What if the Victorian sleuth survived his creator, Arthur Conan Doyle, and lived to age 93 in the late 1940s? He might retire to the English countryside, concern himself with bee-keeping, mentor an adolescent boy, and, through correspondence, find new mysteries to solve. Cullin reveals the once unflappable Holmes struggling as his body weakens and his once formidable powers of observation fade with age. Grappling with a world fundamentally changed by World War II, Holmes reflects on his past with Dr. Watson, the horrors of Hiroshima, and the difficulties of facing mortality.
Talese/Doubleday. 253 pages. $23.95.
Detroit Free Press
"A multi-faceted, sympathetic portrait of a great man … and it doesn’t matter at all that Sherlock Holmes was never a real person. The psyche and its lessons are all the same, and Cullin has captured them brilliantly." Marta Salij
"This very beautiful novel is about Sherlock Holmes—or, more accurately, about the human being who lives behind the public mask of Holmes as that mask begins to crumble. … This is a lovely, tenderhearted book, full of reserve, good manners, elegance of feeling." Carolyn See
Christian Science Monitor
"Melancholy and gentle in tone. … Not so much a mystery as a deftly woven character sketch, Cullin’s tale creates a Holmes who remains recognizable, but who’s become more wistful and human as a result of the damage done by world wars and the passing of decades."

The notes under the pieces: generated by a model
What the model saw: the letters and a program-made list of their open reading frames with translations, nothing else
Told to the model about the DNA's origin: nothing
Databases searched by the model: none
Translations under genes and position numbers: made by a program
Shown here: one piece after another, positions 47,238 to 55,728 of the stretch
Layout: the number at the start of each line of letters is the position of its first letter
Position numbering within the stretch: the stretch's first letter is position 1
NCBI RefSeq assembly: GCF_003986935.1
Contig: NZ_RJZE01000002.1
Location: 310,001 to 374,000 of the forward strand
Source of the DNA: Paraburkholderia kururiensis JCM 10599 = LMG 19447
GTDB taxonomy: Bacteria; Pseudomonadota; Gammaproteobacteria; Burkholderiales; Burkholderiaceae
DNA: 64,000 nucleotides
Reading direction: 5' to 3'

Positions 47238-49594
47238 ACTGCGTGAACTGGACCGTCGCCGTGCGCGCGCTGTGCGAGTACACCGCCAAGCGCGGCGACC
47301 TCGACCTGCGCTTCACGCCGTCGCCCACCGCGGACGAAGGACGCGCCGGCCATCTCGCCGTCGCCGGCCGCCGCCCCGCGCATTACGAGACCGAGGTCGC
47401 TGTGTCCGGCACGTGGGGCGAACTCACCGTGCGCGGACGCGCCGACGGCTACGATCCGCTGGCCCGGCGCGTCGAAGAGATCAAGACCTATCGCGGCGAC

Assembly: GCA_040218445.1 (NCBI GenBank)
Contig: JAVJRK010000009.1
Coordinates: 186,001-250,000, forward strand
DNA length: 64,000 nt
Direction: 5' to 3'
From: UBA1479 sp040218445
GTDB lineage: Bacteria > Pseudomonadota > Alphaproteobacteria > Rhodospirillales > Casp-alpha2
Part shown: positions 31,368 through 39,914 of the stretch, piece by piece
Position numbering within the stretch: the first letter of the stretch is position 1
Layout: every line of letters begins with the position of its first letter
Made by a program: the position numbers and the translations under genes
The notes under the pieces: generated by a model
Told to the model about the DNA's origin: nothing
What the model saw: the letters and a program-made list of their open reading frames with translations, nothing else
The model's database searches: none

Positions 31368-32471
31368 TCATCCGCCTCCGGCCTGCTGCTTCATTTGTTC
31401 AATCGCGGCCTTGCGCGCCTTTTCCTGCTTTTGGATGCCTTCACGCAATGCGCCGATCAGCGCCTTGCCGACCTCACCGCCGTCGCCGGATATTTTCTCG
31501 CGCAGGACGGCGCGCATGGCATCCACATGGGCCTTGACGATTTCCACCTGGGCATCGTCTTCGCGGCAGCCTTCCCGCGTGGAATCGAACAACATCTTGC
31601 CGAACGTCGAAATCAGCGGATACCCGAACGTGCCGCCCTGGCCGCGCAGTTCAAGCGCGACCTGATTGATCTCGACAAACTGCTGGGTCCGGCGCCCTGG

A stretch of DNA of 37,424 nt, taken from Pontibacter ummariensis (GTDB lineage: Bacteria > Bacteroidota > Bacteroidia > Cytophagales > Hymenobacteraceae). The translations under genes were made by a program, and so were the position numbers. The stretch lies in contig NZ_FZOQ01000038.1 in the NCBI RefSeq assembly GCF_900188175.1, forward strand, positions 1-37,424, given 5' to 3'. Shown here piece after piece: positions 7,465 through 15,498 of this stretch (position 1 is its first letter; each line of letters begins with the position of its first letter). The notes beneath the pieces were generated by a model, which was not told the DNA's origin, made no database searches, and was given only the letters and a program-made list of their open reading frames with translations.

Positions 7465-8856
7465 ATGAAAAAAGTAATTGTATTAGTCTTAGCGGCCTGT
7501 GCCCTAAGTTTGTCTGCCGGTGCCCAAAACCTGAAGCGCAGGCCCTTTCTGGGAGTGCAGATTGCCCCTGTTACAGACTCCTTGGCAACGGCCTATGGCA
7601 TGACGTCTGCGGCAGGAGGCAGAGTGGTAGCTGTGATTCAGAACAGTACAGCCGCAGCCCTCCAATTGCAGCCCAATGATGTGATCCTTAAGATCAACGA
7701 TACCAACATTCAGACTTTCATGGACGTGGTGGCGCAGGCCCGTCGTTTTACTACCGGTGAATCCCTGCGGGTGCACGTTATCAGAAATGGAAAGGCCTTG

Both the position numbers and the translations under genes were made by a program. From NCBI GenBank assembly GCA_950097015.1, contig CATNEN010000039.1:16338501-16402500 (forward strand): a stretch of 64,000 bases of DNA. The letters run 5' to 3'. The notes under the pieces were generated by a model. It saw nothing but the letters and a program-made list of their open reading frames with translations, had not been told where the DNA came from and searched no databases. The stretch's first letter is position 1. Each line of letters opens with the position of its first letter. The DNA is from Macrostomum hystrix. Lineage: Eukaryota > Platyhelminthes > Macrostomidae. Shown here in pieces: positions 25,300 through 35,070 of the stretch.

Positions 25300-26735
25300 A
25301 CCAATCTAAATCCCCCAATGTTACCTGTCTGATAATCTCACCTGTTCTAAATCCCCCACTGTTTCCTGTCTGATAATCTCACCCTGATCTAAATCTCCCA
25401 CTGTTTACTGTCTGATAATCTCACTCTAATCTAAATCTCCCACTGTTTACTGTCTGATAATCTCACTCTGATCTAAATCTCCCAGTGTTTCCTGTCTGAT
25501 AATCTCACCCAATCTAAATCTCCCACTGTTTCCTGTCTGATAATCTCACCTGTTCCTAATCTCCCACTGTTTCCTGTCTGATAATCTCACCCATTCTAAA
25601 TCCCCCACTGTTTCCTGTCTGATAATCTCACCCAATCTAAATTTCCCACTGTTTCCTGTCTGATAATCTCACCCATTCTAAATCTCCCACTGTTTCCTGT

"[This novel] proceeds in a circling, unchronological manner that would have driven its subject mad with impatience, but so be it. Most of us are not cold, precise or impervious to the softer passions Cullin evokes so stealthily and to such final, piercing effect." Laura Miller
Milwaukee Jrnl Sentinel
"Cullin sets his tale at the uttermost end of Holmes’s life, and it is not a pleasant good-night. … Fans of Sherlock Holmes must collect data elsewhere."
San Francisco Chronicle
"[Conan Doyle’s] Holmes was believable and beloved precisely because his inner life was left to the readers’ imaginations. … [Cullin’s] novel lacks the tautness of a Conan Doyle mystery, and, deprived of mystery around which to work, Sherlock Holmes is rendered even less real." Alexandra Yurkovsky
Many critics enjoyed Cullin’s sensitive depiction of one of mystery writing’s best-loved heroes, which recalls Michael Chabon’s The Final Solution: A Story of Detection ( Mar/Apr 2005). In this novel, Sherlock Holmes is not the objective and decisive detective we expect, but rather an aging man filled with regret at missed opportunities, particularly lost romance. Reviewers praised the way Cullin plays Holmes against the other two most important characters—Roger, the 14-year-old protégé at the apiary, and Mr. Umezaki, a Japanese man who enlists Holmes to help him find his long-lost father. Most agreed that this is a well-executed story, but some found the Holmes-Watson backstory sketchy, while others could not get past the concept of a vulnerable Holmes.